The first episode was Texas Is For Sightings, and it was mostly about the mass sightings in Stephenville, Texas, not far from Dallas-Ft. Worth, on January 8, 2008. The way they investigate this is to go to Stephenville and arrange a "UFO Town Hall Meeting" to "share stories," i.e. tell random anecdotes about lights seen in the sky. (To a UFOlogist, the plural of "anecdote" is "data.") There was no order to these accounts, and no reason to believe that any one account has anything to do with any other. They ignore the fact that the late Dr. J. Allen Hynek, former scientific consultant to the Air Force's Project Blue Book and Patron Saint of today's UFOlogists, repeatedly said that reports of lights in the sky are of little or no value. He also said, contradicting the program, that pilots make relatively poor observers while they are engaged in flying their aircraft.
|Ben McGee stumbling around in the dark|
|The UFO video taken by Mauricio Ruiz|
It's strange that the National Geographic Channel would put so much emphasis on the Stephenville case. There is no longer any mystery about what happened in Stephenville on January 8, 2008. UFO skeptic and retired Air Force pilot James McGaha investigated, and submitted his findings to Skeptical Inquirer editor Kendrick Frazier, who published them in the January/February, 2009 issue. The article is on-line here.
The FAA informed McGaha on January 18 that a group of four F-16s from the 457th Fighter Squadron entered the operating area at 6:17 pm local time. A second group of four F-16s entered the same area at 6:26 pm. They departed at 6:54 and 6:58, respectively. The time the aircraft were flying in the MOA accords with the time of the sightings....Case closed. The Stephenville case was essentially a repeat of the flare drop responsible for the famous Phoenix Lights in 1997. Don't the National Geographic researchers know how to use Google??? Those responsible for this program must be either totally incompetent, or else deceitful. They must know that the Stephenville mass sighting was simply a flare drop, but how can you make a mystery out of that?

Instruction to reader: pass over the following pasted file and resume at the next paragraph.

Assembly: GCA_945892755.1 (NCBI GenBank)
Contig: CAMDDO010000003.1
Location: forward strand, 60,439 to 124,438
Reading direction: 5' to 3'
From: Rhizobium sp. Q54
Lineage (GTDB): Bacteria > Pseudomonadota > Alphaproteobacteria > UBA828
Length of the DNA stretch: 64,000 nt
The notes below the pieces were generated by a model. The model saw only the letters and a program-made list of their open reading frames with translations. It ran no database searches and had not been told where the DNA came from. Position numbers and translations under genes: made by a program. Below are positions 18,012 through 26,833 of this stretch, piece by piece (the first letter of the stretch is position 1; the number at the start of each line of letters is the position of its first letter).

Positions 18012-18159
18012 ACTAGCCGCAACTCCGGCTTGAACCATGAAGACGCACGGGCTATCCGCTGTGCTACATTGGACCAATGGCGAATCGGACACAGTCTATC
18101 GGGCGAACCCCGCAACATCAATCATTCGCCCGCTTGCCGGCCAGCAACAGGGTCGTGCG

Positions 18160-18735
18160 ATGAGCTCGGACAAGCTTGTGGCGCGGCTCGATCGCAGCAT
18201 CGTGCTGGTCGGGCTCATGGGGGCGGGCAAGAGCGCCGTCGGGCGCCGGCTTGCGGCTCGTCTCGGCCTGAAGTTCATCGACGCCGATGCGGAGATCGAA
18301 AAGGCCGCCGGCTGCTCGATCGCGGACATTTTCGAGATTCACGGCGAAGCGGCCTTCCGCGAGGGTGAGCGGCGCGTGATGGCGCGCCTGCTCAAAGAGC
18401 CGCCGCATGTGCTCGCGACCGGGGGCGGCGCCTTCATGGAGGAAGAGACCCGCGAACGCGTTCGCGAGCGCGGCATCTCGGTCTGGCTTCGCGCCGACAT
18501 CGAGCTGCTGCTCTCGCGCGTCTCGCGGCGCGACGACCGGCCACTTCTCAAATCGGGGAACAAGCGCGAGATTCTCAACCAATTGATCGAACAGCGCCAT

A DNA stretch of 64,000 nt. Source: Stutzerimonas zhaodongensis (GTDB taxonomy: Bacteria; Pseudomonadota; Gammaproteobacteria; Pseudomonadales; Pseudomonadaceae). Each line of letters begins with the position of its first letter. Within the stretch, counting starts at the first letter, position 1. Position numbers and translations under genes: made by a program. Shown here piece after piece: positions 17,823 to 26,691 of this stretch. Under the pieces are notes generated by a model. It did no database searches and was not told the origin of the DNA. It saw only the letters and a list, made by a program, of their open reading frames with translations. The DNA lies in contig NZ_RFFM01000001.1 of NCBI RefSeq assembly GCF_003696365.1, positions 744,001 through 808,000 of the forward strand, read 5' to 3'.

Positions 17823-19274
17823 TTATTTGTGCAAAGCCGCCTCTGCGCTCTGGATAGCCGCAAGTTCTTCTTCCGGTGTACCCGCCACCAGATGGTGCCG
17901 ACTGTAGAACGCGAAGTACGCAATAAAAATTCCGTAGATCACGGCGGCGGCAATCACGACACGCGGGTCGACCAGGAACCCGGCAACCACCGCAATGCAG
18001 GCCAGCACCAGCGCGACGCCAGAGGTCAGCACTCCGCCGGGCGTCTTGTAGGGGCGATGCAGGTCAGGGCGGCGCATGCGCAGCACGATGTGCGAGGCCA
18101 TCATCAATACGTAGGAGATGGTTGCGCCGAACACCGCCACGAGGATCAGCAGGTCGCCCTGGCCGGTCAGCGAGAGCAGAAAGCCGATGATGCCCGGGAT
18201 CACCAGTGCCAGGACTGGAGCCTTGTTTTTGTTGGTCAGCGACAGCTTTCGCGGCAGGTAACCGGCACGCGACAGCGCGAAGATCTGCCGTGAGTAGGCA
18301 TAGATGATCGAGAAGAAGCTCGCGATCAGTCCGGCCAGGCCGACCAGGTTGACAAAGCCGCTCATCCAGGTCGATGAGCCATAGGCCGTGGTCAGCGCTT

What were the aircraft doing? McGaha says they were flying training maneuvers that involved dropping extraordinarily bright flares. The LUU/2B/B flare is nothing like the standard flares you might think of. These flares have an illumination of about two million candlepower. They are intended to light up a vast area of the ground for nighttime aerial attack. Once released, they are suspended by parachutes (which often hover and even rise due to the heat of the flares) and light up a circle on the ground greater than one kilometer for four minutes. The flare casing and parachute are eventually consumed by the heat. At a distance of 150 miles, a single flare can still be as bright as the planet Venus. McGaha also describes the testimony of a medical helicopter pilot, a retired U.S. Army pilot, flying that night, who saw the lights. He said: “I saw multiple military aircraft, with some dropping flares, in the area of the Brownwood 1 MOA.”
See the next Blog posting for more about Chasing UFOs..